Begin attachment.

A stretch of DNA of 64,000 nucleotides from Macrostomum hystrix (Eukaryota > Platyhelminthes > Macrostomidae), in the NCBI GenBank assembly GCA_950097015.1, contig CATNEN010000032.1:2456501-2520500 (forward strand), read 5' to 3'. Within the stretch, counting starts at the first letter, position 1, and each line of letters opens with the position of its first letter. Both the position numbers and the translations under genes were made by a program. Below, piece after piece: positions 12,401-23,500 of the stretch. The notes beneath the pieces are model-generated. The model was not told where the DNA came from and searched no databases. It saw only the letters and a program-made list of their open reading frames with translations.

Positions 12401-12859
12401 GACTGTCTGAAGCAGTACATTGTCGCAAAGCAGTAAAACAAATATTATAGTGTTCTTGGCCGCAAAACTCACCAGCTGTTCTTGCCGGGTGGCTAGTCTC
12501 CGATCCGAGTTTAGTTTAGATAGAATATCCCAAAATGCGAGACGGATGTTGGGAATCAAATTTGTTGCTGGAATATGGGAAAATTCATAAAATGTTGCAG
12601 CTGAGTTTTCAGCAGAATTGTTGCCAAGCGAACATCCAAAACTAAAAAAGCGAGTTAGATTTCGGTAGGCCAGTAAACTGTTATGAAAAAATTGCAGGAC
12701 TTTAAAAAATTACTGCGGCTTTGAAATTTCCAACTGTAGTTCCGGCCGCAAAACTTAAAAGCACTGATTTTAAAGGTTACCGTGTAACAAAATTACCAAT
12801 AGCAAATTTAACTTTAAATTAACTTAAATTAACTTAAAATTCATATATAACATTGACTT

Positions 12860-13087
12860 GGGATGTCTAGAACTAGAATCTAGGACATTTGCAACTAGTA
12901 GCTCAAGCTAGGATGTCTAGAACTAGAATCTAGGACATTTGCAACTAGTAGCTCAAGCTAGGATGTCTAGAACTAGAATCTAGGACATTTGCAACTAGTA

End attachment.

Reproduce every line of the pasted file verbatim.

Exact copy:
A stretch of DNA of 64,000 nucleotides from Macrostomum hystrix (Eukaryota > Platyhelminthes > Macrostomidae), in the NCBI GenBank assembly GCA_950097015.1, contig CATNEN010000032.1:2456501-2520500 (forward strand), read 5' to 3'. Within the stretch, counting starts at the first letter, position 1, and each line of letters opens with the position of its first letter. Both the position numbers and the translations under genes were made by a program. Below, piece after piece: positions 12,401-23,500 of the stretch. The notes beneath the pieces are model-generated. The model was not told where the DNA came from and searched no databases. It saw only the letters and a program-made list of their open reading frames with translations.

Positions 12401-12859
12401 GACTGTCTGAAGCAGTACATTGTCGCAAAGCAGTAAAACAAATATTATAGTGTTCTTGGCCGCAAAACTCACCAGCTGTTCTTGCCGGGTGGCTAGTCTC
12501 CGATCCGAGTTTAGTTTAGATAGAATATCCCAAAATGCGAGACGGATGTTGGGAATCAAATTTGTTGCTGGAATATGGGAAAATTCATAAAATGTTGCAG
12601 CTGAGTTTTCAGCAGAATTGTTGCCAAGCGAACATCCAAAACTAAAAAAGCGAGTTAGATTTCGGTAGGCCAGTAAACTGTTATGAAAAAATTGCAGGAC
12701 TTTAAAAAATTACTGCGGCTTTGAAATTTCCAACTGTAGTTCCGGCCGCAAAACTTAAAAGCACTGATTTTAAAGGTTACCGTGTAACAAAATTACCAAT
12801 AGCAAATTTAACTTTAAATTAACTTAAATTAACTTAAAATTCATATATAACATTGACTT

Positions 12860-13087
12860 GGGATGTCTAGAACTAGAATCTAGGACATTTGCAACTAGTA
12901 GCTCAAGCTAGGATGTCTAGAACTAGAATCTAGGACATTTGCAACTAGTAGCTCAAGCTAGGATGTCTAGAACTAGAATCTAGGACATTTGCAACTAGTA